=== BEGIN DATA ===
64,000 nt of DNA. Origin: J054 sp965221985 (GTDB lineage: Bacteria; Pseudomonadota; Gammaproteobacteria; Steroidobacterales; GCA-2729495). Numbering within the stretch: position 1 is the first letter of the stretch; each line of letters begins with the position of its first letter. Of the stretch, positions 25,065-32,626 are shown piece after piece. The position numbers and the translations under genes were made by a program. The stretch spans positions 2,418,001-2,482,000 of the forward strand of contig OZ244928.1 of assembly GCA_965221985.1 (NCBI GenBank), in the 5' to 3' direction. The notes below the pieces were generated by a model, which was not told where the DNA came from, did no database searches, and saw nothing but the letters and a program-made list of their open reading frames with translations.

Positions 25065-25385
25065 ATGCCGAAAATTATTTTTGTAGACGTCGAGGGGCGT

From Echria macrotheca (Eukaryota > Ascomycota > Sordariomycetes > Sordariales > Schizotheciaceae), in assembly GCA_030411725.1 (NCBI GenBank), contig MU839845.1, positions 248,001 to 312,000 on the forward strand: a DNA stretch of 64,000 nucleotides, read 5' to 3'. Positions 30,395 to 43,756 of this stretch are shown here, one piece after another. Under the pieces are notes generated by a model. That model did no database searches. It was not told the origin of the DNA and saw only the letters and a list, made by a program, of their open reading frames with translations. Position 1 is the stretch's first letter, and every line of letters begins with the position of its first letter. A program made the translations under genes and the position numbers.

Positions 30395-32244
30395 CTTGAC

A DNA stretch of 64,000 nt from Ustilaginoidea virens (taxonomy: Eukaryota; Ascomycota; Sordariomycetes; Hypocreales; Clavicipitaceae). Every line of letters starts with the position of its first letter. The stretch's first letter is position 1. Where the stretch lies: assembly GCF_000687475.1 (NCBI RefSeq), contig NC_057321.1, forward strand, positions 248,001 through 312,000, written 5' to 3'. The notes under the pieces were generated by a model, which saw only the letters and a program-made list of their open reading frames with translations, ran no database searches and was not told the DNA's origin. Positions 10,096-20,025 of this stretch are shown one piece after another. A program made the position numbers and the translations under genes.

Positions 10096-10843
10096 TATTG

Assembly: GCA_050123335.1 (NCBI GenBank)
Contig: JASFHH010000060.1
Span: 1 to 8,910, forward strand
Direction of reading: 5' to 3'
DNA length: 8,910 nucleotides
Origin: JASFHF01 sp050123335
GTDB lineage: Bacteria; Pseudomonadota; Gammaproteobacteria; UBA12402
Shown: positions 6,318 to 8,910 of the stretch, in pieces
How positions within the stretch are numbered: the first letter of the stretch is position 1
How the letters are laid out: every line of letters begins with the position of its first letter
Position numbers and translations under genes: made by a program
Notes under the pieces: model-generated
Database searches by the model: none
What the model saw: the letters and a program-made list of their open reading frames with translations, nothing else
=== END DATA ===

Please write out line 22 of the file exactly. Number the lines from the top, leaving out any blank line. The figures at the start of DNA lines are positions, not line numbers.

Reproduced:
Database searches by the model: none